Showing posts with label empathy. Show all posts
Showing posts with label empathy. Show all posts

Wednesday, February 04, 2015

Reading your Students

“Reading” is a skill you will find yourself cultivating in your students from day one in the classroom until the end of the semester. They use reading to find the right classroom, to register the date and their teacher’s name, to find the Resource Center or the Coordinator’s Office. Reading ability will determine the ease (or difficulty) with which the students interpret written instructions to an exercise or participate in a scripted dialog in a textbook.

Reading may one day lead your students into enlightening research, the expansion of comfortable dimensions of knowledge, the tingle of literary adventure or romance.

But….are you “reading” your students?

Many teachers begin a semester with intense concern for the lesson plan, the materials they will use, the technologies they will employ in the process. Have they reliably led the class from point A to point D, with demonstrably positive results (evident in the students’ overall performance)?

In following the trajectory of a prescribed teaching path, the instructors become so intent on the intermediate and end goals that they may overlook the signs that indicate how the students - on a less obvious level - are absorbing or reacting to the class in question.

Are you (the teacher) attentive to the following “reading” signals: 

  • Willing and consistent eye contact 
  •  Alert and energetic posture (vs slouching and lounging)
  •  Precision in repetition (vs relatively soundless mouthing, avoidance) 
  •  Interested, forthcoming collaboration with fellow students
  •  Alacrity in response to task initiation and follow-through (vs sluggish foot-dragging that results in frustrated task completion) 
  •  Tone of voice (confident vs timid) and nature of attitude (positive projection vs reticent or somewhat surly rejection) 
  •  Choice of seating (outside the teacher’s peripheral vision or within easy visual “reach”) 
Reading accurately and with sensitivity; it can make a difference in task success, and an even bigger difference in classroom and lesson management.

Katy Cox

Tuesday, January 21, 2014

Empathy: Another Challenge in the Classroom

flickr by @auro

As I see it, an important tool a teacher should always have in his/her box is empathy: the ability to put himself/herself in his/her students' shoes. By doing that, the teacher is able to prepare and evaluate his/her class from both perspectives. It is through the eyes of empathy that a teacher considers his/her students' characteristics, development stage, interest,  learning styles among so many other aspects. According to Jacob Moreno, the creator of Psychodrama, empathy is the ability to see the other through his/her eyes. By looking at the world from our students' perspective, we'll surely be more lenient when they text message instead of looking and paying attention to our wonderful power point presentations. We still belong to a time when students paid attention, took notes, read, and communicated. Nowadays, more is asked from us. Students are unable to stand still for more than ten minutes due to the many new cultural tools we have and the effect they have on information processing. So, empathy helps us reach the students and also respect our strengths and weaknesses. I do not mean we should let students do whatever they want to keep them motivated. The key is to use the tools that are appealing to us whenever possible.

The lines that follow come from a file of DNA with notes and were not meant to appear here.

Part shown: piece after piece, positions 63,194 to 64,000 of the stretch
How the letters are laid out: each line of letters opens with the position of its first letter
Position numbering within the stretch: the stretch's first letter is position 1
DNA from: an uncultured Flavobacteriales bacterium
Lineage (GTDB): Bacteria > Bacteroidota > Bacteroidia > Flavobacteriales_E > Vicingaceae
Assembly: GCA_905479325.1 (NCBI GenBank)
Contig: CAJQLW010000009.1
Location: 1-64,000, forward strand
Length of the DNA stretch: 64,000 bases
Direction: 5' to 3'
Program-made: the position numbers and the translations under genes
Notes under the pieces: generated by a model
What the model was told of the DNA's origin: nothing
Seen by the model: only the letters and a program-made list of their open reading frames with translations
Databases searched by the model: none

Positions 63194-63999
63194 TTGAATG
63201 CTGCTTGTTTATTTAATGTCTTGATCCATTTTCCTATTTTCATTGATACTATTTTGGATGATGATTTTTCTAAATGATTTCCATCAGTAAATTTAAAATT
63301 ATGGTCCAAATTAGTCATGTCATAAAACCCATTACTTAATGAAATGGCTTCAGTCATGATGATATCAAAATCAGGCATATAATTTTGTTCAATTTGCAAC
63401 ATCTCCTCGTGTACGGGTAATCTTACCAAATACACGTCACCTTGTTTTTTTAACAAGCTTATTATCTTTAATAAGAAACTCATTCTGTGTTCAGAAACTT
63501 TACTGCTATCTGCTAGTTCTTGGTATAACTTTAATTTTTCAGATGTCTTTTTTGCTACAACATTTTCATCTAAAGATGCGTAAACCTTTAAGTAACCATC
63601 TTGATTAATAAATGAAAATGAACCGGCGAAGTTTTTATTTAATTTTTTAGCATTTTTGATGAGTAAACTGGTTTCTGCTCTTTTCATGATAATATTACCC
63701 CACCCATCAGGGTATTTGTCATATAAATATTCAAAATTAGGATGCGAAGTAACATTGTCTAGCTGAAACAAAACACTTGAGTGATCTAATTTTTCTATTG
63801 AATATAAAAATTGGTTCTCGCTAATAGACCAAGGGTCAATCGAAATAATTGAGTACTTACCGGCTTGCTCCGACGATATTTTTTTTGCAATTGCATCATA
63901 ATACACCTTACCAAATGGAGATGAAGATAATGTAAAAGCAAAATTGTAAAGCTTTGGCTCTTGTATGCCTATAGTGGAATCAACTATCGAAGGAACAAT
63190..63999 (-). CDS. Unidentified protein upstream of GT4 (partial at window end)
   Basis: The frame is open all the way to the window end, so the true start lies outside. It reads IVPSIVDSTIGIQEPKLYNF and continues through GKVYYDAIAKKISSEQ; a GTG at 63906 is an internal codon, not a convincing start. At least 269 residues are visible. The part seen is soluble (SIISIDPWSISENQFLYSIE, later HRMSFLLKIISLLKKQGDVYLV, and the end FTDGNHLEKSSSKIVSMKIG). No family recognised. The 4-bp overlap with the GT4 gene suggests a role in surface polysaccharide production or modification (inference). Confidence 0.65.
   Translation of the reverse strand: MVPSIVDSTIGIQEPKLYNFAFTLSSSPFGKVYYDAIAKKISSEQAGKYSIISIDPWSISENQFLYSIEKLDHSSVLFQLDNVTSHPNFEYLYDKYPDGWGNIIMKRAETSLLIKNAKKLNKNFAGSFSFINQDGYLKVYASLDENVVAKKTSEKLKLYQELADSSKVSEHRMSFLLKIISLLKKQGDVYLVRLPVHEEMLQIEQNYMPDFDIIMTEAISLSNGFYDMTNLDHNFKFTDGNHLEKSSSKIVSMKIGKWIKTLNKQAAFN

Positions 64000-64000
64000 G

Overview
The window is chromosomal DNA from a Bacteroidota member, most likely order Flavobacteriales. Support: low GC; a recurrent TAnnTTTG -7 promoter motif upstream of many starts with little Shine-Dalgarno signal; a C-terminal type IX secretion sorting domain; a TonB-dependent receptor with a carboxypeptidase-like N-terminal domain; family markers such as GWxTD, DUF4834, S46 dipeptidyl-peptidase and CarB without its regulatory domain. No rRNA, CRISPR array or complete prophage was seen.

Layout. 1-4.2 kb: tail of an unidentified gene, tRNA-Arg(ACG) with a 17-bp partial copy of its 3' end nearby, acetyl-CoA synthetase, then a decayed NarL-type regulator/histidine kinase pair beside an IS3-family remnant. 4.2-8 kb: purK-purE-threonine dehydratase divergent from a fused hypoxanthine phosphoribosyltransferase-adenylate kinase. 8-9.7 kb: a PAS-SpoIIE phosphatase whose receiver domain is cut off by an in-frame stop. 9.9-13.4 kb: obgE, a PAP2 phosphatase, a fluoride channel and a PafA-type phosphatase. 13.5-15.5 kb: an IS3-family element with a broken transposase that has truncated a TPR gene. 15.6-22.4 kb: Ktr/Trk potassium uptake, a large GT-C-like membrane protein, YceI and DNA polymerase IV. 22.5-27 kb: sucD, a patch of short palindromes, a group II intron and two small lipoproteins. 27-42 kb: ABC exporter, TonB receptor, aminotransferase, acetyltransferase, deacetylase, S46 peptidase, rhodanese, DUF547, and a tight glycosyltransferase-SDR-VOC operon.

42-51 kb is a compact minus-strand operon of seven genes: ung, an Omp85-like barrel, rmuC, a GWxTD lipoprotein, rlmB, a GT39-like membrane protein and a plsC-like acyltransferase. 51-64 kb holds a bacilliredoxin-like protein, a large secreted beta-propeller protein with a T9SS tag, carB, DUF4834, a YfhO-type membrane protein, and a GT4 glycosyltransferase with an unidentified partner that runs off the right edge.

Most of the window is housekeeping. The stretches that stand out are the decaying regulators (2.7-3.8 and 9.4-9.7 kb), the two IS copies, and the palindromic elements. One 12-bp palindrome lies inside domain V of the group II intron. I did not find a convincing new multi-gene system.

One of the activities I usually develop on the first day of classes is to take to the classroom as many diffferent objects as possible t. Then, I display the objects and ask the students to choose one that says something about him/her. They work in pairs and later share their ideas with the whole group while I take notes as a means to use the information whenever applicable. Finally, I ask the students to choose an object they think would represent me, and they have a chance to ask me questions. Since empathy is a two-way road, it is also important to let students know something about their teacher (10 minutes).

Another idea is to include five or six pictures about my likes/dislikes, family, teaching experience, for example, in a slide (PPT) and ask students to work in groups of four and create as many questions as possible (10 minutes) to ask me. They should pay attention to their partners so as not to repeat the questions and they should also take notes about what I say. Then, it's their turn. The students draw their likes, dislikes, interests (10 minutes), show them to their partners, ask and answer questions (15 minutes) and then share their drawings and information with the whole group (10 minutes). The students can also use the I pads for this activity and prepare a slide with pictures. I'm sure I learned this activity from a teacher a the Casa in an In-Service and I apologize for not remembering his/her name to him/her credit.

As one can see, there are many activities to develop empathy in class. The most important, however, is to remember that empathy is built every single class not only on the first day.